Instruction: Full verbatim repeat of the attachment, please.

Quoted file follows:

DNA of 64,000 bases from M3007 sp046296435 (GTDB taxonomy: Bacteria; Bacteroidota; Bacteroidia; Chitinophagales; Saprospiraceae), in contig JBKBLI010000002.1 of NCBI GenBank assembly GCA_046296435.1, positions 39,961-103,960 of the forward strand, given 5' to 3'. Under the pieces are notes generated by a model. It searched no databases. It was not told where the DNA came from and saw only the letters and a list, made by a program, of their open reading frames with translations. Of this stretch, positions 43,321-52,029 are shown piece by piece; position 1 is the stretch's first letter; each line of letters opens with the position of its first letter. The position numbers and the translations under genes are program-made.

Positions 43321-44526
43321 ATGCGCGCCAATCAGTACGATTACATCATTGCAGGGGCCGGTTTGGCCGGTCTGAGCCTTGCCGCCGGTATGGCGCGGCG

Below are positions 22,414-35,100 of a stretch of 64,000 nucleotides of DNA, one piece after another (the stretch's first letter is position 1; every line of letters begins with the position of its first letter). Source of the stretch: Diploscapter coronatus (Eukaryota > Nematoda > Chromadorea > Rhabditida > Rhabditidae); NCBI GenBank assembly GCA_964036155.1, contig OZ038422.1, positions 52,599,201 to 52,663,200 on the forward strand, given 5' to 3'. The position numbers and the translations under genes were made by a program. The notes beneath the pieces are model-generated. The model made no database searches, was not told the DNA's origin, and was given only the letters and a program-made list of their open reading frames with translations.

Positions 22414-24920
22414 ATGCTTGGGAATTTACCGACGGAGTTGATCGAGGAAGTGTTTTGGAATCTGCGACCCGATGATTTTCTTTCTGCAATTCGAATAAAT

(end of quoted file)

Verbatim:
DNA of 64,000 bases from M3007 sp046296435 (GTDB taxonomy: Bacteria; Bacteroidota; Bacteroidia; Chitinophagales; Saprospiraceae), in contig JBKBLI010000002.1 of NCBI GenBank assembly GCA_046296435.1, positions 39,961-103,960 of the forward strand, given 5' to 3'. Under the pieces are notes generated by a model. It searched no databases. It was not told where the DNA came from and saw only the letters and a list, made by a program, of their open reading frames with translations. Of this stretch, positions 43,321-52,029 are shown piece by piece; position 1 is the stretch's first letter; each line of letters opens with the position of its first letter. The position numbers and the translations under genes are program-made.

Positions 43321-44526
43321 ATGCGCGCCAATCAGTACGATTACATCATTGCAGGGGCCGGTTTGGCCGGTCTGAGCCTTGCCGCCGGTATGGCGCGGCG

Below are positions 22,414-35,100 of a stretch of 64,000 nucleotides of DNA, one piece after another (the stretch's first letter is position 1; every line of letters begins with the position of its first letter). Source of the stretch: Diploscapter coronatus (Eukaryota > Nematoda > Chromadorea > Rhabditida > Rhabditidae); NCBI GenBank assembly GCA_964036155.1, contig OZ038422.1, positions 52,599,201 to 52,663,200 on the forward strand, given 5' to 3'. The position numbers and the translations under genes were made by a program. The notes beneath the pieces are model-generated. The model made no database searches, was not told the DNA's origin, and was given only the letters and a program-made list of their open reading frames with translations.

Positions 22414-24920
22414 ATGCTTGGGAATTTACCGACGGAGTTGATCGAGGAAGTGTTTTGGAATCTGCGACCCGATGATTTTCTTTCTGCAATTCGAATAAAT